Overcoming Epilepsy

Karen McNew McGuire's picture
By Karen McNew McGuire on April 7, 2017

Chelsey Mayhew was in her early 20s and had just married Zach, her sweetheart of seven years.  She was looking forward to graduating from Jefferson College of Health Sciences, but then she started having several seizures a day and was diagnosed with epilepsy.

“I don’t really know what is going on,” she said about the seizures. "I just kind of stare and if someone were to talk to me, it kind of just sounds like jibber jabber.”  

Chelsey spent her first wedding anniversary in the hospital for monitoring with her husband Zach by her side. She tried six different medications, but the seizures didn’t go away. Meanwhile, an MRI showed that a cystic lesion in her brain was causing the seizures. The lesion meant she was an ideal candidate for a new laser ablation procedure being performed by Mark Witcher, M.D., Functional Neurosurgery, at Carilion Roanoke Memorial Hospital.  

“In the past, in order to treat that, we would have to do a fairly large surgery,” explained Dr. Witcher. “Laser ablation is a new technology that has only been available for a few years, but what it allows us to do is to provide very specific energy into very specific focus within the brain while being minimally invasive.”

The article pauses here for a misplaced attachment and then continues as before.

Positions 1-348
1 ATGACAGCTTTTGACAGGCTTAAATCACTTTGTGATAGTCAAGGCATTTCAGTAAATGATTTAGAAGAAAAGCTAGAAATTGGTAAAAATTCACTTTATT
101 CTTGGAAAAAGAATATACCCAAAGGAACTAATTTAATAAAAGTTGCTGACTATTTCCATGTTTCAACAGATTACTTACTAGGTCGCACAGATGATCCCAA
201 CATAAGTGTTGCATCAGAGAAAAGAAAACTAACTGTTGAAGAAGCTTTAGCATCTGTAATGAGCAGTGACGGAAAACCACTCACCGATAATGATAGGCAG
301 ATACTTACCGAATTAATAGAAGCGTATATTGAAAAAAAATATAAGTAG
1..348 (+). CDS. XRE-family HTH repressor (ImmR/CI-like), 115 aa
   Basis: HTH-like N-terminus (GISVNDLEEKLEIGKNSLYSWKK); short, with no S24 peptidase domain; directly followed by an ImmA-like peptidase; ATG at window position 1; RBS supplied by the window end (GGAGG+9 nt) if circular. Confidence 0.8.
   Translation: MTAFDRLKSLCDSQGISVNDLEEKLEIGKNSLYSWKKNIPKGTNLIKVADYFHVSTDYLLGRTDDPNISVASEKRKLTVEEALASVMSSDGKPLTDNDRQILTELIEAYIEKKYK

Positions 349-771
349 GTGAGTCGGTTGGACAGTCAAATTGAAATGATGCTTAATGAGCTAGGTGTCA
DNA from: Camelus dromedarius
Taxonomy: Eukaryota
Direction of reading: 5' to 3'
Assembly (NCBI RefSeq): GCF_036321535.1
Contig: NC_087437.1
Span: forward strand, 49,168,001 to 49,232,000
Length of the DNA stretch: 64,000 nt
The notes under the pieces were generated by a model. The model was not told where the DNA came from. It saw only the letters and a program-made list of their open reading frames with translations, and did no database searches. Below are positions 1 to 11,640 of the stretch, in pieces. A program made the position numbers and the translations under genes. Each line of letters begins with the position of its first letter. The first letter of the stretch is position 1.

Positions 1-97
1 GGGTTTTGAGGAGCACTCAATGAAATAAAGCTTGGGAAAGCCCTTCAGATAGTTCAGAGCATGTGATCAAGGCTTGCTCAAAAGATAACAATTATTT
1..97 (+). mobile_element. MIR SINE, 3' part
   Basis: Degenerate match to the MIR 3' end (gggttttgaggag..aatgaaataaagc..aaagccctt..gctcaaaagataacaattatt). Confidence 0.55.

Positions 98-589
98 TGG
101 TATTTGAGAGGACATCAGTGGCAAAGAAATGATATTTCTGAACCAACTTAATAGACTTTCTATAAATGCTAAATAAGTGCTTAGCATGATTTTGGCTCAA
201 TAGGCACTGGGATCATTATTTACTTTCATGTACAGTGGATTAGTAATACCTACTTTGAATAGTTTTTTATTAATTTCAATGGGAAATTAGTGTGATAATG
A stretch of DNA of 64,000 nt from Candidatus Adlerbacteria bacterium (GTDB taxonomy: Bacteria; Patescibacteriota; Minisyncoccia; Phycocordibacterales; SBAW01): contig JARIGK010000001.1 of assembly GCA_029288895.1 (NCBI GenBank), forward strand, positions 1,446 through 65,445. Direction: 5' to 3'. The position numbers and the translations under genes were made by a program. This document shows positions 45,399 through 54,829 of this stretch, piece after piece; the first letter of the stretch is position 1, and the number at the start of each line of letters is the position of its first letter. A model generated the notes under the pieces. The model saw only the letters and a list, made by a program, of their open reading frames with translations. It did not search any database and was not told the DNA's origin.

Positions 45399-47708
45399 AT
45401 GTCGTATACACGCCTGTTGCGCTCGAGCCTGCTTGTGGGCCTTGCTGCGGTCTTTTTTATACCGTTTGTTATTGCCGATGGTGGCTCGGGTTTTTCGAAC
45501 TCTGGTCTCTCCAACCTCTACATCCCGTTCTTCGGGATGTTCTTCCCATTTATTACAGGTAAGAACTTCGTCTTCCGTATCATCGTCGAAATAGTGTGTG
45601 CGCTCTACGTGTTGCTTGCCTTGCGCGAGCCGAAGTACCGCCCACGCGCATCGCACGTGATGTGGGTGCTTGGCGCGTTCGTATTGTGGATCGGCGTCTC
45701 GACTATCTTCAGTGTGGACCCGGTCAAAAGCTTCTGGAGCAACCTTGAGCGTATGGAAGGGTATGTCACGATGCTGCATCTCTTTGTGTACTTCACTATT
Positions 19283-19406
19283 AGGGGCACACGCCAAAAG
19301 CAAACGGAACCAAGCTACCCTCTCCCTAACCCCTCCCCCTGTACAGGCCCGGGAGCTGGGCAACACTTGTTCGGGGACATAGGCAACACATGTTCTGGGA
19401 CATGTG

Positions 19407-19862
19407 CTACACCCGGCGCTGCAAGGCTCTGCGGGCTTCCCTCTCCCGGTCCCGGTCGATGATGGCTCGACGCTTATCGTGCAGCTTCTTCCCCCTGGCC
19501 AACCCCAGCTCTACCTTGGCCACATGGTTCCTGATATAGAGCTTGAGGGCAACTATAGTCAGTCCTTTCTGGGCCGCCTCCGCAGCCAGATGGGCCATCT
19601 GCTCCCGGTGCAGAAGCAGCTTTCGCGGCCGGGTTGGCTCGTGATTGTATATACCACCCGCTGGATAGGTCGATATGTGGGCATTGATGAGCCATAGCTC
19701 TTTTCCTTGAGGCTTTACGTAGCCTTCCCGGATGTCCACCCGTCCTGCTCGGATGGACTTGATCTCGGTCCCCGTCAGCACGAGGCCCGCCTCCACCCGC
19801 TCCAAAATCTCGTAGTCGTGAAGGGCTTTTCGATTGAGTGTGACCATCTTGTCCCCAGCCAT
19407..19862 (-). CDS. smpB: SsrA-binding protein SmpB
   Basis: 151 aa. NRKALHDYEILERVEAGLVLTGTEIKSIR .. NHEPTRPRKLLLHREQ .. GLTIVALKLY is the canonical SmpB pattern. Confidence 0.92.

Dr. Witcher is the first in the region to offer laser ablation for epilepsy and brain tumors. It is a technology that is so advanced it requires very precise preparation before surgery, which involves treatment with a laser through a 3 millimeter hole in the skull. And since it is such a minimally invasive procedure, most patients are able to go home the day after surgery.

The hope is that patients get permanent relief from seizures after the procedure, and so far this seems to be the case with Chelsey. At her six-week follow-up, Chelsey had been seizure free.

“I haven’t had any seizures," she said. "I haven’t had to worry about that, which has been nice. I don’t feel as worried as I usually would when I am just talking to people.”   

Now, for the first time in years, Chelsey is able to concentrate on her work as an occupational therapy assistant at various Franklin County schools and look ahead to the future with her husband.  
 
Laser ablation is one of several specialized options Carilion Clinic Neurosurgery provides patients. For more information, contact the Institute for Orthopaedics and Neurosciences at 540-224-5170.